Frequently Asked Questions
Who are you? Just a guy from New Jersey, a 6-foot, 190-pound, 60-something, twice-divorced Caucasian.
Why did you decide to build your own home? I have a whole page dedicated to the answer.
Wasn't it scary taking on such a project? Not in the slightest. I've known in my bones for many years that I could do it.
How do you know what you're doing? Since I was old enough to hold a tool in my hand, I've learned how to make things, and I've never stopped learning. Plus, there are loads of books and other information sources on every subject. And most importantly, I'm not afraid to try new things.
Don't you need to be licensed to do the work? Nope. There are just a few things that require a licensed professional, such as drilling a well, building a septic system or charging an air conditioner. Other than that—at least where I live—the homeowner can do anything they choose. Anyway, if something fails, there's no one to blame (or sue) but myself.
So, you did everything? Except for the foundation, well, septic system and roof surface, I cut every board, drove every screw, and did all of the wiring, plumbing and HVAC. More recently I've had some help, but this has been mostly to compensate for increasing physical limitations, as well as to speed things along. (This is not meant to diminish their contributions in the slightest—I couldn't have gotten where I am now without their help.)
Who designed the house? I did. Every inch of it. I wouldn't have even bothered with an architect, except that one is required in order to obtain approval to build anything. And I have the mason that poured the foundation to thank for this freedom when he said, "You don't need to follow the blueprint; build it the way you want." This is not meant to slight my architect in any way; it's just how things played out.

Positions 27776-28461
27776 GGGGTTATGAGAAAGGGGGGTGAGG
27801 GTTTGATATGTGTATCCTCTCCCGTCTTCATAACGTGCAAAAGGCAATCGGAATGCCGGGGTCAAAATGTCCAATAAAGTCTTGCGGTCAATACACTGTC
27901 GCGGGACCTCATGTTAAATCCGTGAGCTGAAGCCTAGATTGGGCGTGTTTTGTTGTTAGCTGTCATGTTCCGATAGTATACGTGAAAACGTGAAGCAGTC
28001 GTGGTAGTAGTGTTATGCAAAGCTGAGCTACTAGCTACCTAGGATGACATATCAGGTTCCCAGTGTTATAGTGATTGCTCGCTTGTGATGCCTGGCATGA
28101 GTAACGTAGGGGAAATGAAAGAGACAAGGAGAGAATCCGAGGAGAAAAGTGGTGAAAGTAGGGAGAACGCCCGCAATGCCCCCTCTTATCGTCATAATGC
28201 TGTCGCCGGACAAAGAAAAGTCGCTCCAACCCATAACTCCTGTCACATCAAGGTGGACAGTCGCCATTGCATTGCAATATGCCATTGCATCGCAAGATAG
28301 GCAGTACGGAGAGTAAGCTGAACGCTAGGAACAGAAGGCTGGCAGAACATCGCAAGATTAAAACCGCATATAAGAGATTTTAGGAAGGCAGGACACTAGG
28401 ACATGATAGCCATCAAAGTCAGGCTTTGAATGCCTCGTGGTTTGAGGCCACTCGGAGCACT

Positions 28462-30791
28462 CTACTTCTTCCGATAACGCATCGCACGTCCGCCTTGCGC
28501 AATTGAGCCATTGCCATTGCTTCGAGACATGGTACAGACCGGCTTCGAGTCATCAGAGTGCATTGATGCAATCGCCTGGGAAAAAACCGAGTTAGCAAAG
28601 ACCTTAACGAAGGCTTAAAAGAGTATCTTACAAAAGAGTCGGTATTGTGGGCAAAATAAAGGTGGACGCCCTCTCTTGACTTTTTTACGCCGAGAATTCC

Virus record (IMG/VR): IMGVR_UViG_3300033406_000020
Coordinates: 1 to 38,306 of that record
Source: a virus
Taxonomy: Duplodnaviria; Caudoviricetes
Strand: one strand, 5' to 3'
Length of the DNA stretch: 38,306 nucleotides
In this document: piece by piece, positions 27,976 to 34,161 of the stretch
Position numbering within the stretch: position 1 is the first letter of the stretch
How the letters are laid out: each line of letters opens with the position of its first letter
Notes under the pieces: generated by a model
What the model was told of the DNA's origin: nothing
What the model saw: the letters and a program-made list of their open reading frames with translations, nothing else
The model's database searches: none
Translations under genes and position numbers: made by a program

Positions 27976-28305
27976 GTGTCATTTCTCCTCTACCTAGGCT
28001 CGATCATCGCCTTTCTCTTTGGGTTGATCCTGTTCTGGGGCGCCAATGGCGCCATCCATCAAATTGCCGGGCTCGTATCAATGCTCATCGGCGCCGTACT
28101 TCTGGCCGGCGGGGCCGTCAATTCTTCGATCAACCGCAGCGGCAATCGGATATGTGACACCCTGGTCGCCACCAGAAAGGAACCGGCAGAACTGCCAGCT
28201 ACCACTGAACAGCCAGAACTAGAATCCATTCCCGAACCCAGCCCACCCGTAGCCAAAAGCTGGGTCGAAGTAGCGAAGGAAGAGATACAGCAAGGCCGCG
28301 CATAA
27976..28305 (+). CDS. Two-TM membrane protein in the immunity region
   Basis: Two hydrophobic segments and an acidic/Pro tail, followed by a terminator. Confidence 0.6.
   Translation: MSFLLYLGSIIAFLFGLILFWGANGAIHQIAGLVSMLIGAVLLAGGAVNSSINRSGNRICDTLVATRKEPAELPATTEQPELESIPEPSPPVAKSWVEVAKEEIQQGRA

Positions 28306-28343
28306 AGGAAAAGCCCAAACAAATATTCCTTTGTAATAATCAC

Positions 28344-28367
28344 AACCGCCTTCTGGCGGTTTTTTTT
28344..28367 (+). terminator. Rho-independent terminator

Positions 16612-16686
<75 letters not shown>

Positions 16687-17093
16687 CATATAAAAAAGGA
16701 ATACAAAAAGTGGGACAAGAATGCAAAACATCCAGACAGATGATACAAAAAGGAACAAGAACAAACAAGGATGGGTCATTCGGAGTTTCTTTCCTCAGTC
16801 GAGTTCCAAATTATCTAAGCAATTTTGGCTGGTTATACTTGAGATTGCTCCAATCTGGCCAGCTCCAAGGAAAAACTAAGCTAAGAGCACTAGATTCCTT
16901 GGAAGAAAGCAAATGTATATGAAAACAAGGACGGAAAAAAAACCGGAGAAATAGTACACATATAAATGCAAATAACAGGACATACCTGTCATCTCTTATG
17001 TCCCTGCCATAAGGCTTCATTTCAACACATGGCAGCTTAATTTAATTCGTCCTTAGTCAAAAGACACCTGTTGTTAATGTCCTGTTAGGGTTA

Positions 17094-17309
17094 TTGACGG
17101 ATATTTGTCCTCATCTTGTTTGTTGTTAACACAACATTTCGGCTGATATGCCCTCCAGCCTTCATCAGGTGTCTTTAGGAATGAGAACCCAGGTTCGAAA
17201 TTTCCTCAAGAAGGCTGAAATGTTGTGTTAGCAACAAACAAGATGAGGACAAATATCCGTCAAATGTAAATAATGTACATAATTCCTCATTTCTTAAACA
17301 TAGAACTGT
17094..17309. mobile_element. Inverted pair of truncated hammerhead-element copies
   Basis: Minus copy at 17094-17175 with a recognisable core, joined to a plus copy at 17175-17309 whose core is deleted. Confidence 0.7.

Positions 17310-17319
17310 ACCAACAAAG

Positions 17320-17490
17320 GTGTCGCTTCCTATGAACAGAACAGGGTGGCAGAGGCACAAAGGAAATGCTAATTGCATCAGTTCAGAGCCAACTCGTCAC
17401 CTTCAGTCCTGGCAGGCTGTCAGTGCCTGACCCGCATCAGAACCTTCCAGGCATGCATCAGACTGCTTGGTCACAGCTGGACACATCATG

What's the architectural style? None of which I'm aware; I designed it first and foremost to meet my needs, so form very much follows function—for the most part. If there's an established style that it resembles, it's probably Mid-Century Modern, but that's by coincidence rather than by design. The exterior looks nothing like what I'd envisioned, having become much more rustic (out of necessity), while the interior is vaguely Euro-modern with rustic overtones (again, by necessity). But Frank Lloyd Wright was not an influence, despite what some people may think.
When did you start the project? I bought the property in October 2013 and started designing the house in May 2014; groundbreaking took place February 2016, and I began framing the following month. See Milestones for a detailed list of significant events.
Why is it taking so long to finish? Owing to circumstances beyond my control, I endured a significant financial setback and, while the issue was resolved, it added years to the project and slowed progress to a crawl due to substantial capital losses.
When will it be done? Sadly, not in my lifetime. I've been diagnosed with a terminal disease, and finishing my home is no longer a priority in what remains of my life.
Are you living there now? No, sad to say. I moved in early May 2019; although far from finished and still lacking a CO, the house was functional and quite livable. But ill health and financial hardship forced me to sell the house and move to a mobile home senior community in October 2022.
Do you have any advice for anyone else thinking about doing the same thing? Yes—here's a whole page of lessons learned.
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